'Thirty or thirty-five miles,' said Davis. 'High time we were shortening sail, then. If it is an island, we don't want to be butting our head against it in the dark; and if it isn't an island, we can get through it just as well by daylight. Ready about!' he roared.
And the schooner's head was laid for that elusive glimmer in the sky, which began already to pale in lustre and diminish in size, as the stain of breath vanishes from a window pane. At the same time she was reefed close down.
Chapter 7. THE PEARL-FISHER
About four in the morning, as the captain and Herrick sat together on the rail, there arose from the midst of the night in front of them the voice of breakers. Each sprang to his feet and stared and listened. The sound was continuous, like the passing of a train; no rise or fall could be distinguished; minute by minute the ocean heaved with an equal potency against the invisible isle; and as time passed, and Herrick waited in vain for any vicissitude in the volume of that roaring, a sense of the eternal weighed upon his mind. To the expert eye the isle itself was to be inferred from a certain string of blots along the starry heaven. And the schooner was laid to and anxiously observed till daylight.
There was little or no morning bank. A brightening came in the east; then a wash of some ineffable, faint, nameless hue between crimson and silver; and then coals of fire. These glimmered a while on the sea line, and seemed to brighten and darken and spread out, and still the night and the stars reigned undisturbed; it was as though a spark should catch and glow and creep along the foot of some heavy and almost incombusti- ble wall-hanging, and the room itself be scarce menaced. Yet a little after, and the whole east glowed with gold and scarlet, and the hollow of heaven was filled with the daylight.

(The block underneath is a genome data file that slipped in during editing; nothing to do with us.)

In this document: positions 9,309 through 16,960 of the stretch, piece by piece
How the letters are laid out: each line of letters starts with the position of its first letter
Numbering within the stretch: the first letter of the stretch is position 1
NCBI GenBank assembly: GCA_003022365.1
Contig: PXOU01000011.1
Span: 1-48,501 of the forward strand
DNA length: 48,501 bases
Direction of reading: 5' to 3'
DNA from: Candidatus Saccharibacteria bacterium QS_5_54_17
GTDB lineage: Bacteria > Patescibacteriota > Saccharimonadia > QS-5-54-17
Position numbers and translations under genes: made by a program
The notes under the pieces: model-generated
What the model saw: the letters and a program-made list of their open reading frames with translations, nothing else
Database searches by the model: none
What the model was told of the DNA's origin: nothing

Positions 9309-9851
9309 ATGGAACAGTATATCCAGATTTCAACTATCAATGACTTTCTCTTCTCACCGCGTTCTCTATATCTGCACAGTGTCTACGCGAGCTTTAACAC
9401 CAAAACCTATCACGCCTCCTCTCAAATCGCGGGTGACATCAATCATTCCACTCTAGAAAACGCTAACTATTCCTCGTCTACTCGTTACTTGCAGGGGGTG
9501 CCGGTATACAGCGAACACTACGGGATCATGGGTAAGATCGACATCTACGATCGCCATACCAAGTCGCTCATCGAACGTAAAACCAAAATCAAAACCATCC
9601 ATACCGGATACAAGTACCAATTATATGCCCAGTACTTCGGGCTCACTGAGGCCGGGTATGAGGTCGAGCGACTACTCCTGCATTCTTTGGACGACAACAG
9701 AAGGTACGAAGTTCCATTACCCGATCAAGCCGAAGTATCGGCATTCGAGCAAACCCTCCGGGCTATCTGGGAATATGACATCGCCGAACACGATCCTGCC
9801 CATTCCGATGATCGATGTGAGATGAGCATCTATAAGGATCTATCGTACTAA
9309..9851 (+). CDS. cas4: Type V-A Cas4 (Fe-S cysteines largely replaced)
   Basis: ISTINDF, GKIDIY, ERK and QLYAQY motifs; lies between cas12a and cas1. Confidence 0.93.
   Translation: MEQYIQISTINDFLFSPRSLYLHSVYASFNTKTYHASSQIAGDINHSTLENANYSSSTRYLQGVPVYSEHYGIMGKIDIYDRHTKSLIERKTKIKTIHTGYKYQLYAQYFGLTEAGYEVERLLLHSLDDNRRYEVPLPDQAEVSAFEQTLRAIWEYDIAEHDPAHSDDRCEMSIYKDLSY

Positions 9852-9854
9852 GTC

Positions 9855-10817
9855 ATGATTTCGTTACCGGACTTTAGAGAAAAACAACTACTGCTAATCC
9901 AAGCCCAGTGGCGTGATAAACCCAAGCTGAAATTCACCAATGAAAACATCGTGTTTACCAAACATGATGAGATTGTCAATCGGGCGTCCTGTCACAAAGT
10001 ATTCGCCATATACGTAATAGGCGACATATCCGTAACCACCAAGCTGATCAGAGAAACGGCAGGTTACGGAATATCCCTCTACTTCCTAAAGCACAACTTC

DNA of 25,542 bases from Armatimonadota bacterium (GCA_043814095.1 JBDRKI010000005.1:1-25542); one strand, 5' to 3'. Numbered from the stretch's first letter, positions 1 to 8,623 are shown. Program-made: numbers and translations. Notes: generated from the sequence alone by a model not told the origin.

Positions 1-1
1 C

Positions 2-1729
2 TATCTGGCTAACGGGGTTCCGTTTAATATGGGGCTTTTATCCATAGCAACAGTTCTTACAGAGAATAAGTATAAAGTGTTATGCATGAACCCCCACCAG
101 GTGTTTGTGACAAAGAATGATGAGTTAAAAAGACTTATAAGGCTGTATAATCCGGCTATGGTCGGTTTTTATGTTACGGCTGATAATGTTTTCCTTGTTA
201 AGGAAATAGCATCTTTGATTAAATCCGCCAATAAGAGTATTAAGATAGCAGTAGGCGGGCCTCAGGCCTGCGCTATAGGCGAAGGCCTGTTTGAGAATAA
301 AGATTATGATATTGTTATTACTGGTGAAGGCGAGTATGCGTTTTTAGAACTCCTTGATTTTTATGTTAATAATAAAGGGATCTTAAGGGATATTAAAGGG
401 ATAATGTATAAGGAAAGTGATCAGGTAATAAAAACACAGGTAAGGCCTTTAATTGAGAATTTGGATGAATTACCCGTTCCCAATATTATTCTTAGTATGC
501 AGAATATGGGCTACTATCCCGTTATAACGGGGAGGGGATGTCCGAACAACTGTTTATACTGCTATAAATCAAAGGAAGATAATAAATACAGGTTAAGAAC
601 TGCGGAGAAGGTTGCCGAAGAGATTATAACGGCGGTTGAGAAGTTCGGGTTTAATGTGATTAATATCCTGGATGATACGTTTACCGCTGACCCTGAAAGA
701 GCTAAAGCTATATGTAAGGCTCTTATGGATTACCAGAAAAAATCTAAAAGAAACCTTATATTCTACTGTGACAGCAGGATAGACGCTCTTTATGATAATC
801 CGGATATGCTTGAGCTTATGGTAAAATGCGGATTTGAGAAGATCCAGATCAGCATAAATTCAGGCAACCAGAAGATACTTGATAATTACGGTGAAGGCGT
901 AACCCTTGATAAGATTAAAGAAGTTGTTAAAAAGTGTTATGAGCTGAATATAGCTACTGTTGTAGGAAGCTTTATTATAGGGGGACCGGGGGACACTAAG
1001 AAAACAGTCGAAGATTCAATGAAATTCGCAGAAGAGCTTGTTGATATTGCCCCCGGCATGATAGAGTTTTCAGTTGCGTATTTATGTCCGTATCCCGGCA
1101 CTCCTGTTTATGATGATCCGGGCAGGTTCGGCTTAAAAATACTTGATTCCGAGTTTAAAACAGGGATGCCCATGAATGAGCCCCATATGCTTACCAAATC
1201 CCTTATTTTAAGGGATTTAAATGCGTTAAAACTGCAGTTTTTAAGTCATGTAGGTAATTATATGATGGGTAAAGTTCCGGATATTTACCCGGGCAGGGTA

The isle--the undiscovered, the scarce believed-in--now lay before them and close aboard; and Herrick thought that never in his dreams had he beheld anything more strange and delicate. The beach was excellently white, the continuous barrier of trees inimitably green; the land perhaps ten feet high, the trees thirty more. Every here and there, as the schooner coasted northward, the wood was intermitted; and he could see clear over the inconsiderable strip of land (as a man looks over a wall) to the lagoon within--and clear over that again to where the far side of the atoll prolonged its pencilling of trees against the morning sky. He tortured himself to find analogies. The isle was like the rim of a great vessel sunken in the waters; it was like the embankment of an annular railway grown upon with wood: so slender it seemed amidst the outrageous breakers, so frail and pretty, he would scarce have wondered to see it sink and disappear without a sound, and the waves close smoothly over its descent.
Meanwhile the captain was in the forecross-trees, glass in hand, his eyes in every quarter, spying for an entrance, spying for signs of tenancy. But the isle continued to unfold itself in joints, and to run out in indeterminate capes, and still there was neither house nor man, nor the smoke of fire. Here a multitude of sea-birds soared and twinkled, and fished in the blue waters; and there, and for miles together, the fringe of cocoa-palm and pandanus extended desolate, and made desirable green bowers for nobody to visit, and the silence of death was only broken by the throbbing of the sea.
The airs were very light, their speed was small; the heat intense. The decks were scorching underfoot, the sun flamed overhead, brazen, out of a brazen sky; the pitch bubbled in the seams, and the brains in the brain-pan. And all the while the excitement of the three adventurers glowed about their bones like a fever. They whispered, and nodded, and pointed, and put mouth to ear, with a singular instinct of secrecy, approaching that island underhand like eavesdroppers and thieves; and even Davis from the cross-trees gave his orders mostly by gestures. The hands shared in this mute strain, like dogs, without comprehending it; and through the roar of so many miles of breakers, it was a silent ship that approached an empty island.